Granted, I don’t read much manga and have never read the original light novels, but Kino’s Journey has been in my Staff Picks ever since Vertical began publishing the 2017 Kodansha series stateside in 2019. The mix of new and familiar tales by Keiichi Sigsawa with art by Iruka Shiomiya has consistently proven equal parts impressive and affective. Volume 8, released in April of 2021, is the latest and unfortunately last book of the series. While most volumes of this manga contain multiple (2-3+) stand-alone stories woven intermittently or presented sequentially, Volume 8 consists of a single new story, “Land of Ships,” and focuses primarily on a Shizu- and Riku-centric tale.
The story itself is a vehicle of sorts for Shizu to avoid the outcome of a tale with a similar aspect told in Volume 7, and the parallelism of the final scene hits home without any over-the-head bludgeoning. The plot “mystery” regarding the origin of the people of this particular land (a huge, wandering ship) is essentially non-essential, and the theme regarding control over one’s own destiny is unfortunately presented with typical dramatic shouting and melodramatic confrontation. But the most impressive aspect to this long-form story, and the one thing that takes up most of the pages, is the sense of space and decay and time. It’s a weird end to the series, but it’s been a great ride.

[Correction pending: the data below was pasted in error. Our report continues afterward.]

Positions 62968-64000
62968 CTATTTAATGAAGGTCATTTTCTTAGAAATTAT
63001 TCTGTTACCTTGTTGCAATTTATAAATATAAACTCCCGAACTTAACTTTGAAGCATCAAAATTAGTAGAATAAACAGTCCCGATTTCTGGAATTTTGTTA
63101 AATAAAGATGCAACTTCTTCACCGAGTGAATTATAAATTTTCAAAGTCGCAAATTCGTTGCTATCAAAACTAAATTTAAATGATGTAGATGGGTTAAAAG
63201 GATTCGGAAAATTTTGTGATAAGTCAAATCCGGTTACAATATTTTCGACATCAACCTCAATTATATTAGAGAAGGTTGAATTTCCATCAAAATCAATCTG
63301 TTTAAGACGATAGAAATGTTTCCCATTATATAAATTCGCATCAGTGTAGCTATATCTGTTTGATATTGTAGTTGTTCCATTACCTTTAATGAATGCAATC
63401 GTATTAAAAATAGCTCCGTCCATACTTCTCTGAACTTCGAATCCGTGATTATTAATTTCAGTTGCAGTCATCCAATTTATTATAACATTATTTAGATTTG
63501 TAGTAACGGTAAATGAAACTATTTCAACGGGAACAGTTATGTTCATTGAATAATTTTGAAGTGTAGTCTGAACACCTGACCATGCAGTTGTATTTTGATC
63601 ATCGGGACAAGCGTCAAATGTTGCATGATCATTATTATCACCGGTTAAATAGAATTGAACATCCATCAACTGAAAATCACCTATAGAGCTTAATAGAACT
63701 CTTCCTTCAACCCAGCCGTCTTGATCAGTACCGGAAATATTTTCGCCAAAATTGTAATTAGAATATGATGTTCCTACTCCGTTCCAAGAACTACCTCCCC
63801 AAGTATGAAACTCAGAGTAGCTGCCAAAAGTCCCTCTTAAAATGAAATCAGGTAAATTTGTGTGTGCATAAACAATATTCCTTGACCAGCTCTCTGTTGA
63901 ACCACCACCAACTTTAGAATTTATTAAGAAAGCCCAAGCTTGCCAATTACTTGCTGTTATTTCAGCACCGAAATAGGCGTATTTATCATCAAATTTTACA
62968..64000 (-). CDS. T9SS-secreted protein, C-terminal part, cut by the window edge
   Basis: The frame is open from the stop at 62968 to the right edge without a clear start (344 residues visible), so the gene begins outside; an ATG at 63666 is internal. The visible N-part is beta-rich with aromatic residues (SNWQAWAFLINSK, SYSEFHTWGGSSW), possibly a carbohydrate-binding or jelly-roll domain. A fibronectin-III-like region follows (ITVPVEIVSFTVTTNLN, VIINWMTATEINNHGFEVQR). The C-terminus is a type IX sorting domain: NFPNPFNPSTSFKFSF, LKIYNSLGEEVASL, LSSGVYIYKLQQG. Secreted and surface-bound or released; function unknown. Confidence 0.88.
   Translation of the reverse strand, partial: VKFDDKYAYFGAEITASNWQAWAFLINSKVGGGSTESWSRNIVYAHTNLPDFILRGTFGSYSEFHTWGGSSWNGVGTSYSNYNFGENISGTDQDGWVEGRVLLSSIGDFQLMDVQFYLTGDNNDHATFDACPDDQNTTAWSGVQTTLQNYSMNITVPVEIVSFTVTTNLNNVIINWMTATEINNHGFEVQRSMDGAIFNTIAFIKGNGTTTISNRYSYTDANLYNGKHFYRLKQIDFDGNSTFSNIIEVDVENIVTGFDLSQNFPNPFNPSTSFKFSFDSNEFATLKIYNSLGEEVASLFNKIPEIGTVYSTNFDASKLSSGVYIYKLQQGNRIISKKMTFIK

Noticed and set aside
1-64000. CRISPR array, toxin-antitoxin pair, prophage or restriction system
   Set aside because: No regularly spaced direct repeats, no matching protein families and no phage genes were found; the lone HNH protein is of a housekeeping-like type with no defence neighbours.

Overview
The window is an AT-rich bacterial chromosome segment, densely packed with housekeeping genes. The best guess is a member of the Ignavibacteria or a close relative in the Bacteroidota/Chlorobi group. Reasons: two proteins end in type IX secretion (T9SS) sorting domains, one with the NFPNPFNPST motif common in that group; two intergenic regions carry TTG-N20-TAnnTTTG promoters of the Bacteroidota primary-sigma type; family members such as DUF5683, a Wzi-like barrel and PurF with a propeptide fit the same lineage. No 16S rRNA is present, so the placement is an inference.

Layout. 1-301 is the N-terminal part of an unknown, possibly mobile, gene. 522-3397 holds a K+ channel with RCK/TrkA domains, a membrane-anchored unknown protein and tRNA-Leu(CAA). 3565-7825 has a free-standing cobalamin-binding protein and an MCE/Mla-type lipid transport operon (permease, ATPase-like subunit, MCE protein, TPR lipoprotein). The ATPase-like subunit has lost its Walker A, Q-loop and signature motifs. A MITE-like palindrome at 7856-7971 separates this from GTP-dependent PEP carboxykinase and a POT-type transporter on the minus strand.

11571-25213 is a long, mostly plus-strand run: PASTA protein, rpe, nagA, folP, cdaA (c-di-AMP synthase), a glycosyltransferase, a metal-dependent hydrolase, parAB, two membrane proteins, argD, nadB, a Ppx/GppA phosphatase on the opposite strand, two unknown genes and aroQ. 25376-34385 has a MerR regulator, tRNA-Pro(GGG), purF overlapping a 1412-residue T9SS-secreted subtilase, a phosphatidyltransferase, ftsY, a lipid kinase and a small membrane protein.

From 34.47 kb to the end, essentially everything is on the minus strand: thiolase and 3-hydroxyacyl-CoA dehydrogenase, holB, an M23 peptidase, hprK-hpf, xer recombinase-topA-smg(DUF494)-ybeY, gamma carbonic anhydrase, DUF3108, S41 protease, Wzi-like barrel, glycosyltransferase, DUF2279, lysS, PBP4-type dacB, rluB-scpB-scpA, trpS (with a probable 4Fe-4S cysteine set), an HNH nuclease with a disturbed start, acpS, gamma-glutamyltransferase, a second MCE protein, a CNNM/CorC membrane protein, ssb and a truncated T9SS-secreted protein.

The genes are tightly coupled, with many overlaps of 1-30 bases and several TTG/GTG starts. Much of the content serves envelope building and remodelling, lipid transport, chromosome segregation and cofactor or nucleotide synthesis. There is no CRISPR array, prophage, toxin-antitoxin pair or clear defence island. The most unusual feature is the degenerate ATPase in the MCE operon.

3. Sweat and Soap Volumes 5–11
Sweat and Soap is something I’ve always wanted out of romance manga: adults in a committed relationship dealing with that experience. I know it was hard for some people to give this series a chance early on because of the weird premise but I am glad to see that so many people did so and saw what makes it so special. By the time we get past volume 5 Asako and Kotaro are very serious for each other and the issues they’re dealing with are much greater than simple puppy love.